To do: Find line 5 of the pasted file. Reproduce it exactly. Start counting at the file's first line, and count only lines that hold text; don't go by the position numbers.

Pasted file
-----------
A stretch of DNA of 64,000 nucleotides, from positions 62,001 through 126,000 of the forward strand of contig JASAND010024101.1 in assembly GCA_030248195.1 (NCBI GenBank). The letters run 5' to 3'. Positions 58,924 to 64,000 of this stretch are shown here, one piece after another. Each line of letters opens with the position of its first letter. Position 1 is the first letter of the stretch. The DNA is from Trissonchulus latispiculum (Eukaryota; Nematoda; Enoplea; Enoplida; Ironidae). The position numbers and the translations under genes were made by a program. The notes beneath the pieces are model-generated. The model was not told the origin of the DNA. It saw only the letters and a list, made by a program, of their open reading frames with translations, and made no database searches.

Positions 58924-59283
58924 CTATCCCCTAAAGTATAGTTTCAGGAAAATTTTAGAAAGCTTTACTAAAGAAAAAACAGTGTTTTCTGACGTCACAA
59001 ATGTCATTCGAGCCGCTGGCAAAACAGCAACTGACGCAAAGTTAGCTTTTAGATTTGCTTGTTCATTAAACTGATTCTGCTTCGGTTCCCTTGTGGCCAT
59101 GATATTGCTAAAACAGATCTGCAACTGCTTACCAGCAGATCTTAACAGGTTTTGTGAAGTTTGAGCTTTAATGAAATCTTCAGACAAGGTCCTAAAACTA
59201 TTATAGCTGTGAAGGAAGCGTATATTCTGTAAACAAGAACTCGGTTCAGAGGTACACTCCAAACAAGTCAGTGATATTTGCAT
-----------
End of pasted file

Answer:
59101 GATATTGCTAAAACAGATCTGCAACTGCTTACCAGCAGATCTTAACAGGTTTTGTGAAGTTTGAGCTTTAATGAAATCTTCAGACAAGGTCCTAAAACTA